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Michele Peterson-Badali


Michele Peterson-Badali
Professor
Associate Dean, Research, International & Innovation, OISE

phone: (416) 978-0937
email: M.PETERSONBADALI@UTORONTO.CA  
email: m.petersonbadali@utoronto.ca

Departments:
Applied Psychology and Human Development

Dean's Office


Research Overview

Dr. Michele Peterson-Badali is currently serving as OISE’s Associate Dean, Research, International & Innovation.

Her research focuses on children’s and adolescents’ knowledge, reasoning, perceptions, and experiences of the youth justice system, their understanding of rights, and their evolving legal capacities. One of the guiding principles of her research program over the past 25 years has been to provide an evidence basis for Canadian youth justice policy and practice. Past research has examined adolescents’ understanding of due process rights; youths’ knowledge of Canadian youth justice legislation; perceptions and experiences of peer violence in youth custody settings; and parental involvement in the youth justice system. Current research addresses effective rehabilitation for justice-involved youth in the context of the risk-need-responsivity framework, including a focus on Indigenous youth; and the role of mental health issues in youth justice system involvement. In addition to scholarly dissemination of her work, Dr. Peterson-Badali is actively engaged in bringing her research findings into the spheres of public policy and practice; she has conducted research and provided policy consultation for the federal Department of Justice, provided consultation and training to various youth courts and probation offices, and served as an expert witness for the provincial advocate for children and youth.


Academic History

PhD University of Toronto 1990 Applied Psychology
M.A. University of Toronto 1985 Psychology
B.A. York University 1983 Psychology

Teaching Overview

Graduate Courses Taught:

Introduction to Psychological Assessment of School-aged Children
Psychoeducational Assessment
Ethical Issues in Applied Psychology
Children Psychology and the Law



Representative Publications

*Student Authors

*Clarke, Maggie C., Peterson-Badali, M. & Skilling, T. (2019). The examination of changes in dynamic risk factors over time in youth offenders. Canadian Journal of Criminology & Criminal Justice, 61(2), 1-25. doi:10.3138/cjccj.2018-0001

*Kapoor, A., Peterson-Badali, M. & Skilling, T. (2018). Barriers to effective implementation of the Risk-Need-Responsivity framework for justice-involved youth. Criminal Justice and Behavior 45(12), 1832-1851. DOI: 10.1177/0093854818794754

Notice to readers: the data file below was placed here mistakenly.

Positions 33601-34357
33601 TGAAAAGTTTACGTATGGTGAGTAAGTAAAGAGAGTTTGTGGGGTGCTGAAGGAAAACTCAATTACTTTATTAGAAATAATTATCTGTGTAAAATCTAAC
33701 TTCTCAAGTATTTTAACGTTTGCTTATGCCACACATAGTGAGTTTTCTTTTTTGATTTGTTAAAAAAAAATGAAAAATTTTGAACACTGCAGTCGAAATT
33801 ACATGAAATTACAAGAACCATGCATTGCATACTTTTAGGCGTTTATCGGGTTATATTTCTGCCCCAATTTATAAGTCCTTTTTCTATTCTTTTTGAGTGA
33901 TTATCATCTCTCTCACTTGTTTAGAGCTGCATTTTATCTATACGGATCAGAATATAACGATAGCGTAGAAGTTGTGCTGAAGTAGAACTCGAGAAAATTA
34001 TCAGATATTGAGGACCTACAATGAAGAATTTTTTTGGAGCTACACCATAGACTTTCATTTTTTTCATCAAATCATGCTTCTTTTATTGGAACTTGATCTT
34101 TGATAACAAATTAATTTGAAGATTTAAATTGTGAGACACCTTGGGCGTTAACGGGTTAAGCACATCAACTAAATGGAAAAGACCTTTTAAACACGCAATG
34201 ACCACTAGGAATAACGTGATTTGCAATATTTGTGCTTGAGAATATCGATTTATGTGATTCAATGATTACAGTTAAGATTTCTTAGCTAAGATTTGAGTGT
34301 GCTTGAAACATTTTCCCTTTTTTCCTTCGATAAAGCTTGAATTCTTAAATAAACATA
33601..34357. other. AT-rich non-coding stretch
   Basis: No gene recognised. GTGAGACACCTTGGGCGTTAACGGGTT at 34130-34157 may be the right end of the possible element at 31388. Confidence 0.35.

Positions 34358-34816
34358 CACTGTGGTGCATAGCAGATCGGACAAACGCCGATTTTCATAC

*Lockwood, I., Peterson-Badali, M. & Schmidt, F. (2018). The relationship between risk, criminogenic need, and recidivism for Indigenous justice-involved youth. Criminal Justice & Behavior, 45(11), 1688-1708.

*Clarke, Maggie C., Peterson-Badali, M. & Skilling, T. (2017). The relationship between changes in dynamic risk factors and the predictive validity of risk assessments among youth offenders. Criminal Justice and Behavior, 44(10), 1340–1355. DOI: 10.1177/0093854817719915

*McCormick, S., Peterson-Badali, M., & Skilling, T. (2017). Mental health and specific responsivity: Its role in juvenile justice rehabilitation. Law & Human Behavior, 41(1), 55-67. http://dx.doi.org/10.1037/lhb0000228

*Davis, K., Peterson-Badali, M., & Skilling, T. (2016). Findings from a youth mental health court: A theoretical and qualitative analysis. International Journal of Law and Psychiatry, 45, 17-24. DOI:10.1016/j.ijlp.2016.02.003

Research Grants and Contracts

2016

Principal Investigator: M. Peterson-Badali; Co-investigators: Tracey Skilling, CAMH; Carla Cesaroni, UOIT; Chris Mushquash, Lakehead. Collaborator: Fred Schmidt, Children’s Centre Thunder Bay.

Meeting the Needs of Aboriginal Justice-involved Youth in the Context of Community Sentencing.

Social Sciences and Humanities Research Council of Canada Insight Grant

$190,660

Duration: March 2015-March 2020

Principal Investigator: M. Peterson-Badali; Co-investigator, Ilana Lockwood

The relationship between risk, criminogenic need, and recidivism for Aboriginal justice-involved youth: A comparative, mixed-methods investigation

Department of Justice, Canada

$9,980

Duration: April 2016-March 2017

2015

Principal Investigator: C. Cesaroni, UOIT; Co-investigator: M. Peterson-Badali.

A Comparative Study of Incarcerated Young Adults in Scotland and Canada

Social Sciences and Humanities Research Council of Canada Insight Grant

$97,282

Duration: April 2015-March 2018